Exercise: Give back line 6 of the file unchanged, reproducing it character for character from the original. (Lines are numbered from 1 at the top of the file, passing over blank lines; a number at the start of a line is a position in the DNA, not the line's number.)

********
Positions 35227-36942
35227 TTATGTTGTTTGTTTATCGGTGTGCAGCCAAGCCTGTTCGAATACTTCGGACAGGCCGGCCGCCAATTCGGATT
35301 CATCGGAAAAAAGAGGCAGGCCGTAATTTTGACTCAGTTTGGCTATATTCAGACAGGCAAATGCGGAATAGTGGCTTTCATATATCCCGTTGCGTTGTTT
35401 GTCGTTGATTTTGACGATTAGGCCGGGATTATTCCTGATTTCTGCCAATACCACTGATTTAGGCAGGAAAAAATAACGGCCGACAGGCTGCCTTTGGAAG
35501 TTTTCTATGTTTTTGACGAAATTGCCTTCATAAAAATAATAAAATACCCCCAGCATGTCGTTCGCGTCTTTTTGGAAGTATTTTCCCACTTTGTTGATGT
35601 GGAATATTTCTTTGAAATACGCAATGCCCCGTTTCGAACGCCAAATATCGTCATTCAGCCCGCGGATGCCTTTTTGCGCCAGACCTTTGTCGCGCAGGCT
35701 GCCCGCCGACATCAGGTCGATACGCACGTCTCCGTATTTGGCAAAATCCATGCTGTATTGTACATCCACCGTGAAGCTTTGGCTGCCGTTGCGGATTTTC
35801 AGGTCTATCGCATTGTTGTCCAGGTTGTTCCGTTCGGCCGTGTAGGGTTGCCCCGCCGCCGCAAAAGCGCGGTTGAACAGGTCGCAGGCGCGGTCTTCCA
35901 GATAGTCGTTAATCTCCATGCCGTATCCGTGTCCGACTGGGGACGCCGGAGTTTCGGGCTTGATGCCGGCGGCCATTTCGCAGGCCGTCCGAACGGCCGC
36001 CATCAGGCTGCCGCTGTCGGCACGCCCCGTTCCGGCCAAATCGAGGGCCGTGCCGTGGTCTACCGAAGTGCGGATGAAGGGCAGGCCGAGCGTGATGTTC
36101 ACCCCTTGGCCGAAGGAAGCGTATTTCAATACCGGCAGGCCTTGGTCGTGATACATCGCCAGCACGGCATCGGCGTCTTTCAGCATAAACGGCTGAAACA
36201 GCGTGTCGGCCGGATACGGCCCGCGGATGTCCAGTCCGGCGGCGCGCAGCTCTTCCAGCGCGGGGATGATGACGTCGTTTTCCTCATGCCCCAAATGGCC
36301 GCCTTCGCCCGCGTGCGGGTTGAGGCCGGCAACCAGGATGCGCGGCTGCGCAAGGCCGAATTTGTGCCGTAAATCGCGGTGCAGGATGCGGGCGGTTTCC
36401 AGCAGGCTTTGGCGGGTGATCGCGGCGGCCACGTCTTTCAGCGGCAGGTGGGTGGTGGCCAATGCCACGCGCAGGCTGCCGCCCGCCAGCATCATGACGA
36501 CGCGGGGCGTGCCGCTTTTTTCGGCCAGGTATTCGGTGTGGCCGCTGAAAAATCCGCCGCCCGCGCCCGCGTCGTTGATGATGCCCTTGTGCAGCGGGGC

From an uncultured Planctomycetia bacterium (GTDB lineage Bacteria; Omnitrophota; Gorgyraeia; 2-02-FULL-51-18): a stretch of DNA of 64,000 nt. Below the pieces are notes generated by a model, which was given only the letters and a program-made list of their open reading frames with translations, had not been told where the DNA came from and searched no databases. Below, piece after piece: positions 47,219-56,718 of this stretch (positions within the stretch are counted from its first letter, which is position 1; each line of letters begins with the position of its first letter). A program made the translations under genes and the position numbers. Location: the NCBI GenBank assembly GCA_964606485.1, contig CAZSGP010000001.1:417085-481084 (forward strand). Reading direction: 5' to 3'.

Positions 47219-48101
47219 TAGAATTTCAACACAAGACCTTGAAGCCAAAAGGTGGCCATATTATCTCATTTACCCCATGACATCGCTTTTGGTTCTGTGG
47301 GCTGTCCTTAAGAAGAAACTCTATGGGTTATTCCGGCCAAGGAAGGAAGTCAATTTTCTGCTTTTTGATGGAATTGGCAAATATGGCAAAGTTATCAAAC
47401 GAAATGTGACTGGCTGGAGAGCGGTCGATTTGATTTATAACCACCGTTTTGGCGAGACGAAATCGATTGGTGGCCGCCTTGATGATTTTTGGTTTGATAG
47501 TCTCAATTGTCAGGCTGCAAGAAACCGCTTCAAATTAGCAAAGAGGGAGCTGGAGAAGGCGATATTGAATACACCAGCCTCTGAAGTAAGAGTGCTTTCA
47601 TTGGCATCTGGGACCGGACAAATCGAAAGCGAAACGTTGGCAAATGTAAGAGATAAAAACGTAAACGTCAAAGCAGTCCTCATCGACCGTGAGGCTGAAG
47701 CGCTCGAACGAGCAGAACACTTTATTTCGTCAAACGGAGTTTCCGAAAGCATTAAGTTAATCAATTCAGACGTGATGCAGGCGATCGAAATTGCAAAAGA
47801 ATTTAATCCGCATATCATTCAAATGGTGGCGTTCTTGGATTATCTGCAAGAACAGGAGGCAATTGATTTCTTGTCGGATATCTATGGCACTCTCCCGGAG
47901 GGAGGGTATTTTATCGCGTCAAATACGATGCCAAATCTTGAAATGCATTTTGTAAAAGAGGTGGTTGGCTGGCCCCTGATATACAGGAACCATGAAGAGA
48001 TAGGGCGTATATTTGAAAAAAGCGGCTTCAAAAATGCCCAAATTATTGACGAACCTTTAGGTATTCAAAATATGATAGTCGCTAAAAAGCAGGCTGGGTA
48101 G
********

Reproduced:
35601 GGAATATTTCTTTGAAATACGCAATGCCCCGTTTCGAACGCCAAATATCGTCATTCAGCCCGCGGATGCCTTTTTGCGCCAGACCTTTGTCGCGCAGGCT